In many national forests here in the Northwest, while limits are stated and enforced for hobby hunters (typically 3 gallons per day maximum), permits aren't required. The Gifford-Pinchot (filling the space between the triad of volcanoes, Mt. Rainier, Mt. St. Helens, and Mt. Hood) is an exception. A "free forest products use" permit is required, renewable at the beginning of each calendar year. The good news is there is no cost associated with this permit, and they send you a very nice map with it. The bad news is, you have to have this permit and map on your person when you hunt, and there is a "catch card" of sorts which you have to fill out in accordance with your take. Then you turn that in when you ask for your next permit.
Permits for the Gifford Pinchot can be issued in person during regular business hours at the National Forest office in Randall, WA, or will be sent upon request in writing to:
Cowlitz Valley Ranger District
10024 US Hwy 12
PO Box 670
Randle, WA 98377
Provide a copy of your driver's license or other official identification when you request your permit.
As I mentioned, other national forests have different rules. Here in Washington State, the Mt. Baker-Snoqualmie National Forest also requires permits (call 1-800-627-0062 for more information). In the Olympic National Forest, no permit is required for hobby hunters, but the daily limit is 1 gallon. In the Okanogan-Wenatchee National Forest, no permit is required and the daily limit is 5 gallons, but the hobby hunter must be in possession of an information sheet available on their website.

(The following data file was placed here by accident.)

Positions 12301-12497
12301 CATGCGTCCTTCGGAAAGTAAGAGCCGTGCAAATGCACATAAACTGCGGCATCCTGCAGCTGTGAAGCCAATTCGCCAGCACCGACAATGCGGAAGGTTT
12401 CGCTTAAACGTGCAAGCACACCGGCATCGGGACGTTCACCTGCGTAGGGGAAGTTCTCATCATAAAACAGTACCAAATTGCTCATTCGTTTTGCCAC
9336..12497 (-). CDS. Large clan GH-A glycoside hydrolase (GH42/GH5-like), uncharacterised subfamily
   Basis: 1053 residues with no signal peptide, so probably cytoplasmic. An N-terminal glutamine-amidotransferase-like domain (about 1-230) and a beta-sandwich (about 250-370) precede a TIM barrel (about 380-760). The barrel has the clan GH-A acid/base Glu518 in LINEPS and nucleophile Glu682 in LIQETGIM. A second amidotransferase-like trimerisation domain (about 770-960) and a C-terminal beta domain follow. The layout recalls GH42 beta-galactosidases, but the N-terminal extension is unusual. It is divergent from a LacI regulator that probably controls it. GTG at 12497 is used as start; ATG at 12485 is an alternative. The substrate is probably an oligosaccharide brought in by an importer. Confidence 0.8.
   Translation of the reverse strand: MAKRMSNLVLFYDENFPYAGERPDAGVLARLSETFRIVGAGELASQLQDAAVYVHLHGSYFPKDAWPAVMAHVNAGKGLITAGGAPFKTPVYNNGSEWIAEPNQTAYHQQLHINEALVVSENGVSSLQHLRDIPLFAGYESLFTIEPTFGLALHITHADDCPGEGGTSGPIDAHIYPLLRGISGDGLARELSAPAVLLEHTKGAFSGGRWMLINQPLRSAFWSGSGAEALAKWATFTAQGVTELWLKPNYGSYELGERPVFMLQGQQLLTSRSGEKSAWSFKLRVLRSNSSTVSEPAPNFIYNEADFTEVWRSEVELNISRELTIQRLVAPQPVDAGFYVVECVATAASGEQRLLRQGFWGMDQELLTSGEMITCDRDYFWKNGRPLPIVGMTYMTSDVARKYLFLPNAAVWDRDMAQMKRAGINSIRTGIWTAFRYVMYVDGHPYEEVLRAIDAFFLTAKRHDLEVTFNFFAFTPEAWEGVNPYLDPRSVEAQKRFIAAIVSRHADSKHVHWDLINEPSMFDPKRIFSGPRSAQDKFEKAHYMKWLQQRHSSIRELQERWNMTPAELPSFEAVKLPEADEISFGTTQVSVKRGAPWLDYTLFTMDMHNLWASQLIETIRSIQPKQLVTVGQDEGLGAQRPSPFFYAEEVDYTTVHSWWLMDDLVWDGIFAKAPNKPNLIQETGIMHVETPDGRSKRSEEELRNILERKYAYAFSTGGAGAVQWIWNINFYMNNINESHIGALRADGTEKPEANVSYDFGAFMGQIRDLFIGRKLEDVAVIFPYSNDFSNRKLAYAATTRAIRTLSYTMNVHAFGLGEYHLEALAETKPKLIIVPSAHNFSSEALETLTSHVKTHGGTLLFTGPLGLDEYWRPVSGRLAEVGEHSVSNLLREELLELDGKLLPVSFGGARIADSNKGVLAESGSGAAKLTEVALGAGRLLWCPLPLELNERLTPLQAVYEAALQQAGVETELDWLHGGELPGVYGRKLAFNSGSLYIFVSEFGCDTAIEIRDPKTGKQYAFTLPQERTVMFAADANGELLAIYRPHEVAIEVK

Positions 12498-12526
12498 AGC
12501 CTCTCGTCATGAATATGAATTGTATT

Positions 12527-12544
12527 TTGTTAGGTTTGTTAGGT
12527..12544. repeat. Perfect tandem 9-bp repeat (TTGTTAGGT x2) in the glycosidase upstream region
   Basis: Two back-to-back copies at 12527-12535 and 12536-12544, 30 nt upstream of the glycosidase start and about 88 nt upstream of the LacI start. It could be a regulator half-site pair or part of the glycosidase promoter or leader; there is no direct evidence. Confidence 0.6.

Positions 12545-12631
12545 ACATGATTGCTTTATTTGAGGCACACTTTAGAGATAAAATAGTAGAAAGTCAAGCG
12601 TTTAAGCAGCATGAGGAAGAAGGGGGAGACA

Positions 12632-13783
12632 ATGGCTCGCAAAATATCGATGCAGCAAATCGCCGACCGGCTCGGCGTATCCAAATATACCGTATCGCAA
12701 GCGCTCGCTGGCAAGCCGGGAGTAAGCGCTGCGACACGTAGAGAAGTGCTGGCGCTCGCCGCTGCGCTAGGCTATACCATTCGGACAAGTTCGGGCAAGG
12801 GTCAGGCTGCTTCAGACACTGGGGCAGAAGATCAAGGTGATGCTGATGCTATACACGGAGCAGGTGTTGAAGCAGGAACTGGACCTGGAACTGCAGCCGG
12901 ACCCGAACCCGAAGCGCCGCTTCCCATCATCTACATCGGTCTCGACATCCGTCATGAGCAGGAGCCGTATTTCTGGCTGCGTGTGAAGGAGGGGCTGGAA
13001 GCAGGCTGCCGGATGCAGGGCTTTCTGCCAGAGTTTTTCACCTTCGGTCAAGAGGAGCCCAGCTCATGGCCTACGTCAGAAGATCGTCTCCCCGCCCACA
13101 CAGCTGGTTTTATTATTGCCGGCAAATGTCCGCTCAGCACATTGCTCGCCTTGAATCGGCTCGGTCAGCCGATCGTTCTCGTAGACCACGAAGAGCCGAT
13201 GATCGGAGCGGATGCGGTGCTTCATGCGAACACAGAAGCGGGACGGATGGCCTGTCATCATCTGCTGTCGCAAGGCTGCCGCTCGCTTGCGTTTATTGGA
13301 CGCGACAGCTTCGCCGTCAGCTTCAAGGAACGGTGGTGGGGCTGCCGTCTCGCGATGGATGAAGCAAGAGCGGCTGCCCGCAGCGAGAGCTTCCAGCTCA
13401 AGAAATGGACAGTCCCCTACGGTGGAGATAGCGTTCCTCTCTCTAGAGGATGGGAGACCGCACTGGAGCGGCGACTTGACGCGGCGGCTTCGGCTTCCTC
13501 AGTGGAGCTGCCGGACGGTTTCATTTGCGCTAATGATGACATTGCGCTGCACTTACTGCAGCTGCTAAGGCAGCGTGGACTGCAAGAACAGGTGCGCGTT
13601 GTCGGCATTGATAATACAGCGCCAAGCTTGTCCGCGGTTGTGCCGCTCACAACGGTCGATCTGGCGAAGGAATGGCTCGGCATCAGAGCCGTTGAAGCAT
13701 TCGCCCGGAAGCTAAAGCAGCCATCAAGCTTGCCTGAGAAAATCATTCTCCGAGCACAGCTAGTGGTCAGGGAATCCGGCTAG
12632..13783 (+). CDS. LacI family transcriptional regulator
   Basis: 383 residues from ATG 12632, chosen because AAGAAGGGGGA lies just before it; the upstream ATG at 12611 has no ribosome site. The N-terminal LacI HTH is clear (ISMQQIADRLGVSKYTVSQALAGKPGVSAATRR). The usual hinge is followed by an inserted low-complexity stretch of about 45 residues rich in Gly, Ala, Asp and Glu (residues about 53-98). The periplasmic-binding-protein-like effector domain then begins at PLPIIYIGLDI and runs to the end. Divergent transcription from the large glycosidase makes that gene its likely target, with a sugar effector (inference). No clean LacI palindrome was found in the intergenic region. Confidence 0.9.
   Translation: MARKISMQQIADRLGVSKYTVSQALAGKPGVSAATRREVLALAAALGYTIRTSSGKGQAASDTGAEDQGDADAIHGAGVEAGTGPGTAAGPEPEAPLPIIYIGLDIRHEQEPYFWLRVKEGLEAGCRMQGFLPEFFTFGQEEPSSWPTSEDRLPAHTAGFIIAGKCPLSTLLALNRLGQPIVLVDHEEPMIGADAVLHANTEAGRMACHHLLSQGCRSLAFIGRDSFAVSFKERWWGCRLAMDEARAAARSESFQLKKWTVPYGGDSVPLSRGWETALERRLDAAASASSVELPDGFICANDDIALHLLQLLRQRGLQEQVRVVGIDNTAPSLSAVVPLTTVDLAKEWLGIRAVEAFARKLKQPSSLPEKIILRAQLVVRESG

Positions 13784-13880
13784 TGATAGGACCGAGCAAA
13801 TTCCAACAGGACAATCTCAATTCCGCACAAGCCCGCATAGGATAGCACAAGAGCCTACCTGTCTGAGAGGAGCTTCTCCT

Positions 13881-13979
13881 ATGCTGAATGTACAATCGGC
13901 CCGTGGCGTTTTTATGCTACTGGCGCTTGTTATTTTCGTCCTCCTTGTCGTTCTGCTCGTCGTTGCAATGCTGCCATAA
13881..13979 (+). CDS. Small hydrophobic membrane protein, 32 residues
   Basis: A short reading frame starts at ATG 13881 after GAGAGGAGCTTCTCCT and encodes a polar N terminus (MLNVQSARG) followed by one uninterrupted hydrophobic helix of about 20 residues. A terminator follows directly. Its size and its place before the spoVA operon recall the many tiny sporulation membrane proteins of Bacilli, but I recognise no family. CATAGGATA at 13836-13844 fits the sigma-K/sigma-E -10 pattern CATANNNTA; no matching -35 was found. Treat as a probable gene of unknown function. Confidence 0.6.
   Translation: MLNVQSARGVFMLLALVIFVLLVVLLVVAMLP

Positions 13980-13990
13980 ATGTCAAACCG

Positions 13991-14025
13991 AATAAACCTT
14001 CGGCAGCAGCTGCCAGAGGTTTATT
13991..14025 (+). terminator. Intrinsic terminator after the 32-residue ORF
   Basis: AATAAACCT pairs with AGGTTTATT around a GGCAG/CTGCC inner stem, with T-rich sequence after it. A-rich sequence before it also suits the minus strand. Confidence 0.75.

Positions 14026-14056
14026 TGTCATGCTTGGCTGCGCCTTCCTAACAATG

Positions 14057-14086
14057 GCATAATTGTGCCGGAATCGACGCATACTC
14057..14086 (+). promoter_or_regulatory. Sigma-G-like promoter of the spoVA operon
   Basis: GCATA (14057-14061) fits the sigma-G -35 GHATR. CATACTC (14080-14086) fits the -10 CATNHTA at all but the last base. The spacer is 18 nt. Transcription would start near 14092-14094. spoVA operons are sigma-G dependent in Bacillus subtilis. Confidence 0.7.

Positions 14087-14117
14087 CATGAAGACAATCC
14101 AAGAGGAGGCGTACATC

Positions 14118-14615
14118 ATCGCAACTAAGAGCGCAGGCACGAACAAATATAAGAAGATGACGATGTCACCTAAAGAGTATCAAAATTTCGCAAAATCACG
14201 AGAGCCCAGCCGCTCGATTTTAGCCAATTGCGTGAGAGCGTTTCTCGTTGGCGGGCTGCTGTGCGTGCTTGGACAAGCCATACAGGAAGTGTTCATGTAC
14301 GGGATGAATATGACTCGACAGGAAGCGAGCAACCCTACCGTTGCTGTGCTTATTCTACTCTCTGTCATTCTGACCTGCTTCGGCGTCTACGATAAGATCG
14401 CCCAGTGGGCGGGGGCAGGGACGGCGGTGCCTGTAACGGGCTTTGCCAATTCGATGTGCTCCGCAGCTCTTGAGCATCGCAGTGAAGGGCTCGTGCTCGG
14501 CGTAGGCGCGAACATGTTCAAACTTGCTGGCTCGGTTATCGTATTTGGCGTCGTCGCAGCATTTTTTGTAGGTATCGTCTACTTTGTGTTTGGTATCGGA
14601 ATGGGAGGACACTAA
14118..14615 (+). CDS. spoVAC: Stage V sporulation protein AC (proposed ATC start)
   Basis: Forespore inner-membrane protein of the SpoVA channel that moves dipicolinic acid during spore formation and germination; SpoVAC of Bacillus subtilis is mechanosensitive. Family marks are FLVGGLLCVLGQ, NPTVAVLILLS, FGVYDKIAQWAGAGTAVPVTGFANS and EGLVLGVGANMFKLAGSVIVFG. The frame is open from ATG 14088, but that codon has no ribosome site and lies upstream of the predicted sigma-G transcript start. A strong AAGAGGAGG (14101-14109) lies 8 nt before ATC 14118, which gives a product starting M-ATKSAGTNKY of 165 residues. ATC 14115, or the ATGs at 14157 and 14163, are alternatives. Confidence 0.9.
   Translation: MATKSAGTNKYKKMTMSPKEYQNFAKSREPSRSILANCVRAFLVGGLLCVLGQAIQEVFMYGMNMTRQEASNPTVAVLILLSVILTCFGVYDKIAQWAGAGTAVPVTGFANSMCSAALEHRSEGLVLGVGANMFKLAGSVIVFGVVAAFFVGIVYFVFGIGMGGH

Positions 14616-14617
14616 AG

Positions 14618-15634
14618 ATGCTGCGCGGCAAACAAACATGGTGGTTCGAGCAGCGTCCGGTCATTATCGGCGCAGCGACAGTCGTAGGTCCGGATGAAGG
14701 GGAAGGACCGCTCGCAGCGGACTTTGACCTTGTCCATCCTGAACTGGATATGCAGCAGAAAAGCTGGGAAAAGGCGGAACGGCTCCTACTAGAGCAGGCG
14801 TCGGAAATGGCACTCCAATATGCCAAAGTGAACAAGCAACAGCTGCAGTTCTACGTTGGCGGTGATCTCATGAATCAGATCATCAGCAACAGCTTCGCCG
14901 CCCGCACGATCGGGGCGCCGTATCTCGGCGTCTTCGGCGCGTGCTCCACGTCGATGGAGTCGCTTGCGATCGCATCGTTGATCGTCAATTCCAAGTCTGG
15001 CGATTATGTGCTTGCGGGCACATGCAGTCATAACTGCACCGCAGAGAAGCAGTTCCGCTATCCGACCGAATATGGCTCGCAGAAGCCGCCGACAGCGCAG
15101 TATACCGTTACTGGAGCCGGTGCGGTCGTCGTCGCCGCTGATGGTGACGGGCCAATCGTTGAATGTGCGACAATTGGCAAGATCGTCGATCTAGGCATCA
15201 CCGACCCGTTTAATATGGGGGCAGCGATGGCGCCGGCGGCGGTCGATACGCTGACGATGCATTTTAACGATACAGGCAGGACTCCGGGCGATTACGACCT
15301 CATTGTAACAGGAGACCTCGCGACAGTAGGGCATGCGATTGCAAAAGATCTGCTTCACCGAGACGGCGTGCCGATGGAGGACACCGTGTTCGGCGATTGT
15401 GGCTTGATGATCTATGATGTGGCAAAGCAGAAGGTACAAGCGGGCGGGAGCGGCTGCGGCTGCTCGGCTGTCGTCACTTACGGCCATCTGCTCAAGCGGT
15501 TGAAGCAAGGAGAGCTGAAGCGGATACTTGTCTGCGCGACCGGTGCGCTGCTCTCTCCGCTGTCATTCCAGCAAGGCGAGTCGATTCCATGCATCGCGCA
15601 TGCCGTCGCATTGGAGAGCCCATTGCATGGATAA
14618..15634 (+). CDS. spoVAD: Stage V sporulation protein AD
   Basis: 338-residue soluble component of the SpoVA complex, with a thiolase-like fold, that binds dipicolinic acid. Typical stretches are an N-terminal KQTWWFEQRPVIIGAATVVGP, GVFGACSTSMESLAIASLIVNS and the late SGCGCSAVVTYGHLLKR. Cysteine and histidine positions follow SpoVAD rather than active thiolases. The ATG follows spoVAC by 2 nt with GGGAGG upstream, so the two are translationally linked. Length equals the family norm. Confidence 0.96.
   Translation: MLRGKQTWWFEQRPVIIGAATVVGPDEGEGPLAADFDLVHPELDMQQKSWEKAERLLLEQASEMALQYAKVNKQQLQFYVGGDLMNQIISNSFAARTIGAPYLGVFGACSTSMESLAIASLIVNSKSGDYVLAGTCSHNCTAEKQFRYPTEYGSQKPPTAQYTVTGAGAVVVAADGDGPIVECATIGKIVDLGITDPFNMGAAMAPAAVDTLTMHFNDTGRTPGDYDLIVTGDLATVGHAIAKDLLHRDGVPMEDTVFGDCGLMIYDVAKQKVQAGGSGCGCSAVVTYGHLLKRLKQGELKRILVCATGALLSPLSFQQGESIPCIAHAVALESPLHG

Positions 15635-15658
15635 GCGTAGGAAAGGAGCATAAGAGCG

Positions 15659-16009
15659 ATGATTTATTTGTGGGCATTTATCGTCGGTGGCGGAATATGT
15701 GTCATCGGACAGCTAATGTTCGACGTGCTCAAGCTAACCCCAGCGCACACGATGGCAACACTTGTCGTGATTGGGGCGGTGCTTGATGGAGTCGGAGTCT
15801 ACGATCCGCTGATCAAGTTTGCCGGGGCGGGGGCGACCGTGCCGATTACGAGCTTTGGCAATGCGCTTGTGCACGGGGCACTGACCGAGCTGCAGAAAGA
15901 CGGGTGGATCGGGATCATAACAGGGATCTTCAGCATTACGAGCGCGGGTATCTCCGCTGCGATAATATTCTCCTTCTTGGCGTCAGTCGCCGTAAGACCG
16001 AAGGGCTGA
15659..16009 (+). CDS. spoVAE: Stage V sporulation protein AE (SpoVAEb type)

There are more than a dozen other national forests in the Northwest, with a variety of regulations, so be sure to check with the one that manages the area you plan to hunt in. (Here's a map of all the national forest boundaries in the Pacific Northwest.)
Note that, in general, mushrooms CANNOT be legally hunted in national parks (like Rainier)!
I find that mushroom hunting regulations in most state parks in Washington are less clear. Their websites have very general statements like "Off-trail use for nature observation, photography, cross-country skiing, harvesting of mushrooms and berries and similar uses are permitted to the degree that they do not significantly degrade natural processes." Which obviously you don't want to do anyway, if you are committed to the "leave no trace" principle as I am. (And you should be! Our wildlife areas are a trust and a collective stewardship responsibility.) But once again, check with the park where you intend to hunt first.
And if you intend to hunt on private property, get the owner's permission first (preferably in writing)!
Once you have your permissions, you are nearly ready to forage. In my next post I'll talk about how to safely equip yourself for your hunt, and then where and when to hunt for your favorite mushrooms.